Patients with intracranial hemorrhages often develop cerebral edema, which can create unique challenges when providing maintenance hemodialysis. Conall also covering this on RFN a few years back. Hemodialysis can worsen cerebral edema through a rapid decrease in serum osmolarity (urea is rapidly cleared from the blood by the dialyzer but urea transport across brain cell membranes lags behind). As a result, a fairly rapid increase in brain water content develops. Besides worsening cerebral edema, maintenance hemodialysis can also reduce cerebral perfusion if systemic hypotension occurs during dialysis. For these reasons, patients either require continuous renal replacement therapy or modified hemodialysis as outlined below. To reduce the risk of worsening cerebral edema, hemodialysis should be modified to include
- small dialyzers
- slower blood flow rates
- slower dialysate flow rates
- reduced dialysis times
To further reduce changes in osmolarity, one should
- increase the dialysate sodium concentration (consider setting it to 5-10 mEq/L higher than serum sodium).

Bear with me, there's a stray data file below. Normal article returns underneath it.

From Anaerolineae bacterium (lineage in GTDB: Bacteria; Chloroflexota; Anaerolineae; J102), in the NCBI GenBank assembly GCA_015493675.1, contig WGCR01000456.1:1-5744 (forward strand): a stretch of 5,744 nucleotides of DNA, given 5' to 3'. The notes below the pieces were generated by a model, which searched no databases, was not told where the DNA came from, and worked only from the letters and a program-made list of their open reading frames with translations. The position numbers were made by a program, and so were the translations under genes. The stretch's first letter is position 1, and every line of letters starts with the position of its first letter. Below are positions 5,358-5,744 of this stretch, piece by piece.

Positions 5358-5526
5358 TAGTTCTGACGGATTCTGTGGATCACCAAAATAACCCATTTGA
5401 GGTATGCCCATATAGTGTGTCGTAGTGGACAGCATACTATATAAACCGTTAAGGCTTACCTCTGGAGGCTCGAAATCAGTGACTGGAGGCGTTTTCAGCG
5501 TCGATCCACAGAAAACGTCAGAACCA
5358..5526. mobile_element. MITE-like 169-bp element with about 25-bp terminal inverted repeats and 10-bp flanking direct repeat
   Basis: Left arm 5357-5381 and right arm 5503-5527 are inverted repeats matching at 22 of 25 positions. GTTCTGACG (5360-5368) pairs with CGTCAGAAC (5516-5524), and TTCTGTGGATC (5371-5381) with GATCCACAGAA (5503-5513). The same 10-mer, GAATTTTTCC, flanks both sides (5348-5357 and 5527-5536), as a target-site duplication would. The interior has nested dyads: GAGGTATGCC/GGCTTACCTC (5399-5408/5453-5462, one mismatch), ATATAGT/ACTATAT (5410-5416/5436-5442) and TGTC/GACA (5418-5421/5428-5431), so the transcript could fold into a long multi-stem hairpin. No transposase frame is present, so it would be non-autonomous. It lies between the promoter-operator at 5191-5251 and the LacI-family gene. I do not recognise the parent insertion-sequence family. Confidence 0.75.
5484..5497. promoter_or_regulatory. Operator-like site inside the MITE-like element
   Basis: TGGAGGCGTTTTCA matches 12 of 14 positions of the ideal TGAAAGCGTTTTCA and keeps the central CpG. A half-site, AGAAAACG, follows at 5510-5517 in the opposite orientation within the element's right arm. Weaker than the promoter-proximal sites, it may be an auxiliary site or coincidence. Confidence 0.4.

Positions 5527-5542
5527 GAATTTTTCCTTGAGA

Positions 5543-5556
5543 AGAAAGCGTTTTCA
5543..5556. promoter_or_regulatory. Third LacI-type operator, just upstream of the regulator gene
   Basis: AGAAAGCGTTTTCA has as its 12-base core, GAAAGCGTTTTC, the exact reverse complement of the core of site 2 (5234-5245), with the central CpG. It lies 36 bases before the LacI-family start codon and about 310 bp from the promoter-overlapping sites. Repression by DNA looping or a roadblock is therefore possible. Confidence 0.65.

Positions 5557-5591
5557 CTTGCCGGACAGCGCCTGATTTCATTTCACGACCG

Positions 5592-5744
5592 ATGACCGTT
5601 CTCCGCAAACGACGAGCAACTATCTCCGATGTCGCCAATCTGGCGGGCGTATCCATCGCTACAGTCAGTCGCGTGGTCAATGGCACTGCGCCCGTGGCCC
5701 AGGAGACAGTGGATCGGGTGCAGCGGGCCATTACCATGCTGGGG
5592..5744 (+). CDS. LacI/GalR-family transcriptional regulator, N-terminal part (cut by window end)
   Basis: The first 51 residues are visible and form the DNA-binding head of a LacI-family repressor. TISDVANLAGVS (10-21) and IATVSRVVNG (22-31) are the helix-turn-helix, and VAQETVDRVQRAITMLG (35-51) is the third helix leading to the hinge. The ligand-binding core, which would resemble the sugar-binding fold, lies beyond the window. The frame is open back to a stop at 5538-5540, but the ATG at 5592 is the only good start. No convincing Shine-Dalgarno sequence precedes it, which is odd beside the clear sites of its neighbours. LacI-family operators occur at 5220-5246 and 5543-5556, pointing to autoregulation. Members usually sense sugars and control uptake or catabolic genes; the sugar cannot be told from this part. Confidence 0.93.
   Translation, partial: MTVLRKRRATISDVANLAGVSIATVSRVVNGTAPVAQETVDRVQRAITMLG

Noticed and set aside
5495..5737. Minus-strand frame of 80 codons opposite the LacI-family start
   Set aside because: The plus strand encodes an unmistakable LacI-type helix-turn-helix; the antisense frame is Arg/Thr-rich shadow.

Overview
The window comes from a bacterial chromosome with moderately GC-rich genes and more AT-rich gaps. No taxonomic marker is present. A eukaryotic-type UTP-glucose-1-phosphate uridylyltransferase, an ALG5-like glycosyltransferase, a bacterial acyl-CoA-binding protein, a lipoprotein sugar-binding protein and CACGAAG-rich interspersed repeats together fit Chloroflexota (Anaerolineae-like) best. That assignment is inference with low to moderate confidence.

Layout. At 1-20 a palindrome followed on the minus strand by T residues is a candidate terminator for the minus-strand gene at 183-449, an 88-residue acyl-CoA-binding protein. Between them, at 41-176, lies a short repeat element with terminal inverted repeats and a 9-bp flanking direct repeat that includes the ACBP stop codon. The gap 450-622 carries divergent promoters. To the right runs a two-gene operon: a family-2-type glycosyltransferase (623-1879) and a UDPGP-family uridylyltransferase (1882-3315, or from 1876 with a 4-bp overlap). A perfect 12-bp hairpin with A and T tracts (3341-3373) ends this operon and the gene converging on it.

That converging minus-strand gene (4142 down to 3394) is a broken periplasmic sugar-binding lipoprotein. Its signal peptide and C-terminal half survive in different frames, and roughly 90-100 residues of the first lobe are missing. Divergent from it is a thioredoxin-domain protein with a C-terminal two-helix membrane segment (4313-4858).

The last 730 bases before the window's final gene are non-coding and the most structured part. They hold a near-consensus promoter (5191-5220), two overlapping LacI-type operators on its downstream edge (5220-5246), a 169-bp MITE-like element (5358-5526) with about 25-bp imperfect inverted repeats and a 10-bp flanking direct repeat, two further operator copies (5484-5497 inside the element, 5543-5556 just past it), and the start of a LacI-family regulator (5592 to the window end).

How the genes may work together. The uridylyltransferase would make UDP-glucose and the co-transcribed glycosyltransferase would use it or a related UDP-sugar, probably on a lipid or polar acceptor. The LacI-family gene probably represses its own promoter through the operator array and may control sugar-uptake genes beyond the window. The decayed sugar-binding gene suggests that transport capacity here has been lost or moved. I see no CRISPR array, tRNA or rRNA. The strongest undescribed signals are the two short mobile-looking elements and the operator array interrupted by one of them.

- Lower the dialysate bicarbonate concentration (consider setting it to 30-32 mEq/L)
- avoiding intracellular acidosis
- subsequent increased intracellular osmolarity
- cell swelling
Other details to reduce overall risk include
- cooling dialysate temperatures to reduce risk of hypotension
- avoiding heparin administration.
As an aside, patients with intracranial hemorrhage are often treated with hypertonic saline. Dialysis patients, in particular, are at risk of developing intravascular volume overload as a result of the large sodium load. This can lead to not only peripheral edema but also pulmonary edema, making ventilation difficult. An alternative to hypertonic saline administration or as an adjunct to reduce the overall sodium load is hyperventilation without humidified air. This will slowly create the desired hypernatremia from free water loss.
Something to consider the next time you see a hemodialysis patient with an intracranial hemorrhage.
Melissa Makar, Nephrology Fellow, Duke